Civil engineers say America’s infrastructure near failing: 7 things to know

By Chris Stewart
Friday, March 10, 2017

America’s civil engineers say the nation’s infrastructure is close to failing and it will take close to $2 trillion to fix.

The country rated D+ overall in the 2017 Infrastructure Report Card, an assessment generated every four years by the American Society of Civil Engineers (ASCE). The cumulative GPA – based on 16 categories – remains unchanged from 2013.

The 2017 grades ranged from the only B rating, for rail, to a D- for transit, which the group says illustrates a lack of investment. Three categories – parks, solid waste, and transit – received a decline in grade this year, while seven – hazardous waste, inland waterways, levees, ports, rail, schools, and wastewater – slightly improved. Aviation, bridges, dams, drinking water, energy, and roads were unchanged.

A grade of D means infrastructure is in fair to poor condition and mostly below standard. Large portions of the system exhibit significant deterioration, and elements are approaching the end of their service life, prompting a serious concern of failure, according to the report.

Here are seven key facts from the report card about Ohio’s infrastructure:

An estimated 17 percent of the state’s 122,926 miles of public roads are in poor condition.

Almost 7 percent, or 1,942 bridges in Ohio, are structurally deficient. The state spent $388,533,469 on bridge capital projects in 2013.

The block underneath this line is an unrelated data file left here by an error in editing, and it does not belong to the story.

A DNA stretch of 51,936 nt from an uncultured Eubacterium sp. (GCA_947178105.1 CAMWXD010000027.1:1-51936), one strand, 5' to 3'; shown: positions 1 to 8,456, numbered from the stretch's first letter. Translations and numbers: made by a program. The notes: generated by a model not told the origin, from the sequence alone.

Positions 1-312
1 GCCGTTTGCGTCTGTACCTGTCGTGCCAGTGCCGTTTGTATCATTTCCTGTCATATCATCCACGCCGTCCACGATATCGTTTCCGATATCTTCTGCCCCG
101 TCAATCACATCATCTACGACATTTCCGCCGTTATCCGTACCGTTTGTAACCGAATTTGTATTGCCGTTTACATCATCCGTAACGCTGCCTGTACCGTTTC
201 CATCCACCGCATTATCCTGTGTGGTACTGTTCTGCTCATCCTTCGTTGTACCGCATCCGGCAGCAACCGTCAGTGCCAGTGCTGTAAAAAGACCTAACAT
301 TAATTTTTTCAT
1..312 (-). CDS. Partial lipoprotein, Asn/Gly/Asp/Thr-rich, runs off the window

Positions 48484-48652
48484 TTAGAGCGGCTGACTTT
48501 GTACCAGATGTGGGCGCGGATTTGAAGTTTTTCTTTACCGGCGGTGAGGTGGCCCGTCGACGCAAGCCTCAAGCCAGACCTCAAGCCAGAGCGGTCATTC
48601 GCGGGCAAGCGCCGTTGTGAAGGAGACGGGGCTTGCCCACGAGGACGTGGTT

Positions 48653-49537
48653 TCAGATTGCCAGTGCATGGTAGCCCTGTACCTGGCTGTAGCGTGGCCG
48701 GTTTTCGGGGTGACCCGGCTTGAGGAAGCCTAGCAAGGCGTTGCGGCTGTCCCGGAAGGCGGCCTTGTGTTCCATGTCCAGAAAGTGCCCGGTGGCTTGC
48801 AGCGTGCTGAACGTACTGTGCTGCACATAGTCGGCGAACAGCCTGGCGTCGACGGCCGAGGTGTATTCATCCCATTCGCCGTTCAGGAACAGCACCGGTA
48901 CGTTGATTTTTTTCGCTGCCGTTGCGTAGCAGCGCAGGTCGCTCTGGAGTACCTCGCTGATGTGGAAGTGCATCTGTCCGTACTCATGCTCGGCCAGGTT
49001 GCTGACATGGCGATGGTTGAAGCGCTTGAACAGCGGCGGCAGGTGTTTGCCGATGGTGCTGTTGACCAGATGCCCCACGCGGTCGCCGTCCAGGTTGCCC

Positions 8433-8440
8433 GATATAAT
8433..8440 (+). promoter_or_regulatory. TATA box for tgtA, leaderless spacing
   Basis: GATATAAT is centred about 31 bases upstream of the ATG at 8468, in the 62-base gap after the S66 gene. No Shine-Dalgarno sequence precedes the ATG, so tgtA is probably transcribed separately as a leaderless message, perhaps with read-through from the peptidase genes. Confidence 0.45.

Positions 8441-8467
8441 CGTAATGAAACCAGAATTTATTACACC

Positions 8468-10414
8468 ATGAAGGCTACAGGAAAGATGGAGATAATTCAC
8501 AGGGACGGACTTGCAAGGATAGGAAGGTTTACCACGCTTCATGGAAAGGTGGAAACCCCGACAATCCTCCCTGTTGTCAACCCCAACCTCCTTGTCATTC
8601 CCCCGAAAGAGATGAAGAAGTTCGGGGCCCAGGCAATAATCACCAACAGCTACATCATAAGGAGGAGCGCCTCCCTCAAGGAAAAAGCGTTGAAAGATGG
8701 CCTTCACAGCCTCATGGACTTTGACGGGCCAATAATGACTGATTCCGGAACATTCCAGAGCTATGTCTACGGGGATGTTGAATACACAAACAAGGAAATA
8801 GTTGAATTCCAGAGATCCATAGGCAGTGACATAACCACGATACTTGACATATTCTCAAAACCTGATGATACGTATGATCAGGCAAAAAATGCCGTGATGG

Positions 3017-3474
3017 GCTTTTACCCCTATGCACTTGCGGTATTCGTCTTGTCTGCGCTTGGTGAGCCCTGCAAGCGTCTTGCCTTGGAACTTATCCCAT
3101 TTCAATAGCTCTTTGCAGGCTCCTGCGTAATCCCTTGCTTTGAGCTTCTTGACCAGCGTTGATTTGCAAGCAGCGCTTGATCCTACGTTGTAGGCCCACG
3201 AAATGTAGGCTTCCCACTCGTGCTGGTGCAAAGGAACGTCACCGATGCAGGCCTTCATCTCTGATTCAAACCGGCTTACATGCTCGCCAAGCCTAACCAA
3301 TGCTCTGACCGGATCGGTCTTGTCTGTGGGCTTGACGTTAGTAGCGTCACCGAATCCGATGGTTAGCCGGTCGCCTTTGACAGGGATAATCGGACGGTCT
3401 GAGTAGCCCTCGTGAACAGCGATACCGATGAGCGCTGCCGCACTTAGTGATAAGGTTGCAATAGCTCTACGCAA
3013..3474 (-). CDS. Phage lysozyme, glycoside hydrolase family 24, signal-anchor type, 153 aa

Ohioans rack up $475 per motorist per year in costs from driving on roads in need of repair.

There are 362 high‐hazard potential dams, and 72 percent of Ohio’s regulated dams have an Emergency Action Plan.

Ohio ranks fourth nationally in miles of railroad with 5,288. The state has a $683 million gap in estimated school capital expenditures.

More than $14.5 billion will need to be spent during the next 20 years on wastewater infrastructure.

Failing infrastructure costs American families $3,400 a year due to costs made higher by inefficient and congested transportation systems and rundown electric and water systems, according to the report.

President Donald Trump campaigned on repairing the country’s infrastructure that he said was “going to hell.” Though few details have emerged from the White House, the president has described a $1 trillion plan that will reportedly use private investment to leverage government funds. Democrats are also pushing a large proposal that includes updates to water and sewer systems as well as replacement and expansion of outdated transportation infrastructure.

Increased investment from all levels of government and the private sector will need to increase 2.5 to 3.5 percent of the U.S. Gross Domestic Product by 2025 if the gap is to be bridged, according the report card.

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